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New Theme for Sangha Night three_jewels_12
from Tuesday July 3rd  
96 Halifax Street, Adelaide

The Buddha, the Dharma, and the Sangha are called the Three Jewels because they represent the highest spiritual values in Buddhism. The Buddha represents the Ideal of Enlightenment, the Dharma is the teachings and practices that lead us towards it and the Sangha is the community of friends, teachers and inspirational figures from Buddhist history who offer us support and guidance as we journey along together.

Over the course of ten weeks we will explore what it means to turn our hearts and minds towards these ideals opening up new possibilities for development, evolution, and progress.

Our founder Sangharakshita said that there are ‘no higher teachings, just deeper understandings’, so there is value even for experienced practitioners in reexamining how our commitment to these ideals plays out in our daily lives, but this Tuesday night theme is also an ideal opportunity for newcomers to Buddhism to join us in exploring these values.

Start time is 6.45pm every Tuesday evening at 96 Halifax St in the city with meditation practice (with or without guidance) in the first half of the evening and then talks and discussion in the second half, finishing at 9pm. All welcome.

Buddha-Weekly-Atisha-the-great-teacher-BuddhismThe Unwavering Heart:
Mind Training and the Bodhicitta
 
Our Winter Retreat 
Thur 9th to Mon 13th August

Glenbarr, Strathalbyn

Atisha (982-1054 CE) was born in India and rapidly rose to fame in the Buddhist world as a renowned scholar and practitioner of the Dharma. He was one of the major figures in the spread of Mahayana and Vajrayana Buddhism in Asia and inspired Buddhist thought from Tibet to Sumatra. The Mind Training teachings coming from Atisha and his disciples go to the heart of the Buddhist tradition. They use pithy slogans such as ‘Bring every difficulty onto the Path’ to encourage a wholehearted and unwavering commitment to the Dharma, whatever one’s circumstances and whatever life throws up. Our reactions to life – people, emails, responsibilities, media – serve as indicators of self-clinging and again and again offer opportunities for transformation.

To make possible this process of transformation we are urged to enter into the deepest Wisdom and to arouse an unbounded Love and Compassion, yet the Mind Training teachings have about them a lightness of touch, a gentle warmth and humour.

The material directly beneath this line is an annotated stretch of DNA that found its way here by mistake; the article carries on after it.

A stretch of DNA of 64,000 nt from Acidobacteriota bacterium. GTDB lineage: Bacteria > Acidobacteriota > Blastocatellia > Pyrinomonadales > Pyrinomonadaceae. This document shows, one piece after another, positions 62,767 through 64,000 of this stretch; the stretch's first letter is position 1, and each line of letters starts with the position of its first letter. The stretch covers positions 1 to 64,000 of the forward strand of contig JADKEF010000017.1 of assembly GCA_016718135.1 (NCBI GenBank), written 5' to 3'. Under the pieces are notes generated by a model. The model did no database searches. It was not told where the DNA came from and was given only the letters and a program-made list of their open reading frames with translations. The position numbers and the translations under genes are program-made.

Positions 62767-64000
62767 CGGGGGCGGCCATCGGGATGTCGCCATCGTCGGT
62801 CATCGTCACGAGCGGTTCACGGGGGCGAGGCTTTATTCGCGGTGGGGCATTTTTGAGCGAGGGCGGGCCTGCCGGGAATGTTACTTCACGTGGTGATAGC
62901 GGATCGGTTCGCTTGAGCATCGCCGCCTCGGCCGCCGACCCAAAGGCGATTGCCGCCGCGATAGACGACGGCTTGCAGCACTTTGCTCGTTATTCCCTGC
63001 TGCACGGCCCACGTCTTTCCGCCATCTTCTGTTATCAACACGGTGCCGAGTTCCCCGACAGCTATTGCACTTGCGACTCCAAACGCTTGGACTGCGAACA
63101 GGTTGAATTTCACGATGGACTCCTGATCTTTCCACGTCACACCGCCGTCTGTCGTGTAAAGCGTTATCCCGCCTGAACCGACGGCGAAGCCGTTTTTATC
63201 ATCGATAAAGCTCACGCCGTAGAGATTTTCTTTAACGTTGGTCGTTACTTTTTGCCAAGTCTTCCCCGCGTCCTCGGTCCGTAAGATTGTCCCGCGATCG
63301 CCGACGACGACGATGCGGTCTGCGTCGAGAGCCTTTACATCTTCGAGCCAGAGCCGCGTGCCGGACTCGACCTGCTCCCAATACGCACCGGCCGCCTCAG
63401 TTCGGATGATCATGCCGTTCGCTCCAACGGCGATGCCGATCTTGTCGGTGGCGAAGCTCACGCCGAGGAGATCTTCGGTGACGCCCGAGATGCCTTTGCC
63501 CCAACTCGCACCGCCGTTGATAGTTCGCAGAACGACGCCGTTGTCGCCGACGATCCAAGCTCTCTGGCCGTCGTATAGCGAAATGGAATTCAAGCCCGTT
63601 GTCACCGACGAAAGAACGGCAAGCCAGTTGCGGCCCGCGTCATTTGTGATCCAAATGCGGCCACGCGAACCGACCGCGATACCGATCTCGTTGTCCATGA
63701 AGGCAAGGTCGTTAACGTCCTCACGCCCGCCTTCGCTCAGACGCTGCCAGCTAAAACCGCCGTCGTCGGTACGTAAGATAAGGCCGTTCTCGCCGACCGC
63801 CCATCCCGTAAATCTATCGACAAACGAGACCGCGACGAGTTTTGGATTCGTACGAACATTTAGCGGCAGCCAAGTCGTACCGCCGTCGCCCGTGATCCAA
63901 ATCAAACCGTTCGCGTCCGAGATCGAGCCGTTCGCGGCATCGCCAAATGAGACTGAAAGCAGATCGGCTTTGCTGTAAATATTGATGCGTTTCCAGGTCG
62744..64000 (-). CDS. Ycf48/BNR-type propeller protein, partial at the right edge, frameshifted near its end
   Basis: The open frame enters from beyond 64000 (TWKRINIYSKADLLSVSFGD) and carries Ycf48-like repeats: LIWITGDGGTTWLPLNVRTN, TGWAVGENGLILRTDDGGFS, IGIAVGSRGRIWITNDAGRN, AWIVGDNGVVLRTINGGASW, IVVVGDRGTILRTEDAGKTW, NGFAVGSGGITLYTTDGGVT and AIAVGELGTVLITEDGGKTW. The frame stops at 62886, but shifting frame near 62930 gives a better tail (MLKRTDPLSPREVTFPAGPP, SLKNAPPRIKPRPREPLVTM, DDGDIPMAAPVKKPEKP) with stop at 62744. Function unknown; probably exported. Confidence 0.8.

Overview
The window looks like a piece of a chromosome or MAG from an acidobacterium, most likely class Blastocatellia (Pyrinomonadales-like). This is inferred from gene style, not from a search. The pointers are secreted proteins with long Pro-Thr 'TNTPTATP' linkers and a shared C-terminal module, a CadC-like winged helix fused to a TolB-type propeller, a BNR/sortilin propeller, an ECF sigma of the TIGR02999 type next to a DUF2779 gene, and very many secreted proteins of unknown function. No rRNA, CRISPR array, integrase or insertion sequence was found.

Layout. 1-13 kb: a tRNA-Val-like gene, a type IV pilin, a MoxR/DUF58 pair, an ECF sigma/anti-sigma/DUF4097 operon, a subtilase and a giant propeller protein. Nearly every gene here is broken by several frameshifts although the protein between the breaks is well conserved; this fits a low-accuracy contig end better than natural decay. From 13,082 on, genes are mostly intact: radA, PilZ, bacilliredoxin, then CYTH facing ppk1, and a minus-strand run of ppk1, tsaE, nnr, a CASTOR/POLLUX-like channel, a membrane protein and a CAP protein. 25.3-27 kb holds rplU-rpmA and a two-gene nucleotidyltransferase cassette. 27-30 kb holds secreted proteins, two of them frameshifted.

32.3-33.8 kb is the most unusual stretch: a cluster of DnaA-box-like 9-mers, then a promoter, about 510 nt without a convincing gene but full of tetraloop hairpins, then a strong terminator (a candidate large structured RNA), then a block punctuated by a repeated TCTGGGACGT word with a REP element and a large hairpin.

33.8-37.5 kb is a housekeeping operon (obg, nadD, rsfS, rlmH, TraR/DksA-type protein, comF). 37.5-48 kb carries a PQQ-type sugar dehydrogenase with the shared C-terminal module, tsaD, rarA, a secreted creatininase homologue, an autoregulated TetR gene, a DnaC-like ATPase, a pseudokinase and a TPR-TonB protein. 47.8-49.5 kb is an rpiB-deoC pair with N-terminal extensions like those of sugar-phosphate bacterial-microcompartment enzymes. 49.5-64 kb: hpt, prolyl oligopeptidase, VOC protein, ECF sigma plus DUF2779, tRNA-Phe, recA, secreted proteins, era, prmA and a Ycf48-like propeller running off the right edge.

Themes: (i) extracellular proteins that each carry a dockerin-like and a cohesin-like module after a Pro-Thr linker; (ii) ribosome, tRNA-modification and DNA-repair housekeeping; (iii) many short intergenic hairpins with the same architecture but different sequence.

This retreat will be led by Dharmamodini, who will have recently returned from the UK, where she will have participated in this retreat at Adhisthana, the ‘heartland’ of our worldwide Triratna Buddhist Community. We will explore the teachings through presentations, discussion, reflection, meditation and devotional practice.

Booking Essential: contact Dharmamodini 0439 839 785
Contribution: $250

Celebrating Dharma Day
on Sangha Night, 31st July
6.45pm at 96 Halifax St

45f563b1-8638-427a-b745-ee55414e7b17Around the full moon in July each year, we gather together to celebrate the gift of the Dharma, the Buddha’s Teachings, showing us the way to insight and wisdom, clarity and compassion; how to realise our full potential as human beings and live in harmony with all living beings and how things really are.

This year our celebrations will begin with a talk by Dharmamodini ‘Living the Dharma Around the World’, based on her recent experiences sharing in the Chairs’ Assembly at Adhisthana.

Doors open at 6.30pm for a prompt 6.45pm start. The talk will be followed by opportunity for questions and discussion, before special, home-made refreshments.

We will then share in a Sevenfold Puja, rejoicing in the Three Jewels and on this occasion, particularly rejoicing in the Dharma, that spans the globe, embracing all manner of diversity in its universal teachings.

Everyone welcome.

img_3888Adelaide Sangha has been focusing on themes emphasised by George Monbiot in ‘Out of the wreckage’, such as knowing your values. We have shared actions that most of us already practice that take account of the wellbeing of other beings. For example, we looked at minimising plastic packaging, going 100% vegan, providing resources for refugee families and rewilding (or revegetating/replanting) land that has been given over to grazing. Returning native flora enables vulnerable fauna to be maintained or re-introduced and this is one way of responding with creative loving-kindness to our continent. This also enables us to regain and retain an aspect of our commons. We have encouraged deeper consideration of the values that underlie these actions – raising these to a conscious level rather than settling into habituation or complacent familiarity. In this way we can extend the actions we are taking by truly valuing our values.

This week we will review the values that underlie our actions and see how they may help us to broaden and deepen our compassionate action in all our interactions. This will be based on the relationship of compassion and ‘emptiness’ or selflessness, as an answer to the feeling of overwhelm that many discussed experiencing. ‘Compassion is the activity of emptiness, the expression of selflessness. The more we understand the selfless nature, the more compassionate we are. The more compassion we have, the less self-reference there is, so we understand the empty nature better. Then Dharma practice really begins to feel integrated. We can practice this compassionate emptiness’ (Joseph Goldstein 2009). From this basis we also build opportunities for creating a new story or adding to a burgeoning one, that connects to our deeper nature and to nature itself.